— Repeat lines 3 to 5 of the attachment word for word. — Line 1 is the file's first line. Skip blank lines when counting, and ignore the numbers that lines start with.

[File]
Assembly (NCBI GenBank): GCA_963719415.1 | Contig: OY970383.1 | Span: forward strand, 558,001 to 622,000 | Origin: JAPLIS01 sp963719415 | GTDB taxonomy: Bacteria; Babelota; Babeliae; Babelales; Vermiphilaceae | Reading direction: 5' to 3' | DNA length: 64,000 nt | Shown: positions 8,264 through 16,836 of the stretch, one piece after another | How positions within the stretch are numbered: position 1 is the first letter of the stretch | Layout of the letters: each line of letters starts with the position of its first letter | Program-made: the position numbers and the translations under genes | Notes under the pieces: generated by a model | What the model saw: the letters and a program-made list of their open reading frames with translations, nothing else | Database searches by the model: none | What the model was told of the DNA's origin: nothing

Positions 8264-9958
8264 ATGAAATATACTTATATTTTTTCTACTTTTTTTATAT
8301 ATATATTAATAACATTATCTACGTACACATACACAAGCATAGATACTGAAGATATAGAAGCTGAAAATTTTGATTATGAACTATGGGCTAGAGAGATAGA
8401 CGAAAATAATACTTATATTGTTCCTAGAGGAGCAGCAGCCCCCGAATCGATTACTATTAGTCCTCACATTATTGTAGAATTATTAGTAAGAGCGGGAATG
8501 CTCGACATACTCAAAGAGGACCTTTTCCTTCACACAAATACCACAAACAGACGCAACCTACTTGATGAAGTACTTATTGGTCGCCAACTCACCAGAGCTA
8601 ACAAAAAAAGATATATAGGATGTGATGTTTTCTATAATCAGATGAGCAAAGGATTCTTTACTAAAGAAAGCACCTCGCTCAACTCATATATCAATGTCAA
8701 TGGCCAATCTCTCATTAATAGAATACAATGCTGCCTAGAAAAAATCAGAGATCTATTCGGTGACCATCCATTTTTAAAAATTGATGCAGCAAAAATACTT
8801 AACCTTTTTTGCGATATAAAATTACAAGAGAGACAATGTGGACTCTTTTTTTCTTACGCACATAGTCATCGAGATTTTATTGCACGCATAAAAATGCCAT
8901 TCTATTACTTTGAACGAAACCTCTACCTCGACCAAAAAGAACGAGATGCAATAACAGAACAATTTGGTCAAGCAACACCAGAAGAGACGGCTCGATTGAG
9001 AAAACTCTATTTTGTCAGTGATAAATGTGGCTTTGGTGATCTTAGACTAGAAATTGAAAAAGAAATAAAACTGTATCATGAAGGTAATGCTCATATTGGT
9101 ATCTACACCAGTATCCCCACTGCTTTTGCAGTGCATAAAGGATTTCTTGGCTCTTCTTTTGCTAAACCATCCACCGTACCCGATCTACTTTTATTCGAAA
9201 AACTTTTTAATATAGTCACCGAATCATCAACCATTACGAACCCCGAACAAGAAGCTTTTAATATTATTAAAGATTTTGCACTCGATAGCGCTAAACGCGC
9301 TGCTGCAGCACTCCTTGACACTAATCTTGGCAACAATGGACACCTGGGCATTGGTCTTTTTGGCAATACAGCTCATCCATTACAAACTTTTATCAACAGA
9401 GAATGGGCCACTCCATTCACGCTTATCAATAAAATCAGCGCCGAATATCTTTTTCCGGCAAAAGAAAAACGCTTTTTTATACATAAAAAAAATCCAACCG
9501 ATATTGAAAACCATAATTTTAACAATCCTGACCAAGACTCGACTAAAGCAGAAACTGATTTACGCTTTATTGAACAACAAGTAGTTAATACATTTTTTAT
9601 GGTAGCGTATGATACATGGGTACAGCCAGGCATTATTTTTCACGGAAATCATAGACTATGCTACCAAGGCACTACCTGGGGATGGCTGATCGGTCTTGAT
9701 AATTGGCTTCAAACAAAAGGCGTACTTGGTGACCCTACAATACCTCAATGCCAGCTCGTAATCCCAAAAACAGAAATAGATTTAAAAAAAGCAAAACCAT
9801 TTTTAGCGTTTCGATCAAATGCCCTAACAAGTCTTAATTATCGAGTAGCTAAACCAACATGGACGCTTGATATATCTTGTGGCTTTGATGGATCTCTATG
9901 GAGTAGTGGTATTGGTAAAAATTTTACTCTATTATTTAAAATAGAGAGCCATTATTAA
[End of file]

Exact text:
8264 ATGAAATATACTTATATTTTTTCTACTTTTTTTATAT
8301 ATATATTAATAACATTATCTACGTACACATACACAAGCATAGATACTGAAGATATAGAAGCTGAAAATTTTGATTATGAACTATGGGCTAGAGAGATAGA
8401 CGAAAATAATACTTATATTGTTCCTAGAGGAGCAGCAGCCCCCGAATCGATTACTATTAGTCCTCACATTATTGTAGAATTATTAGTAAGAGCGGGAATG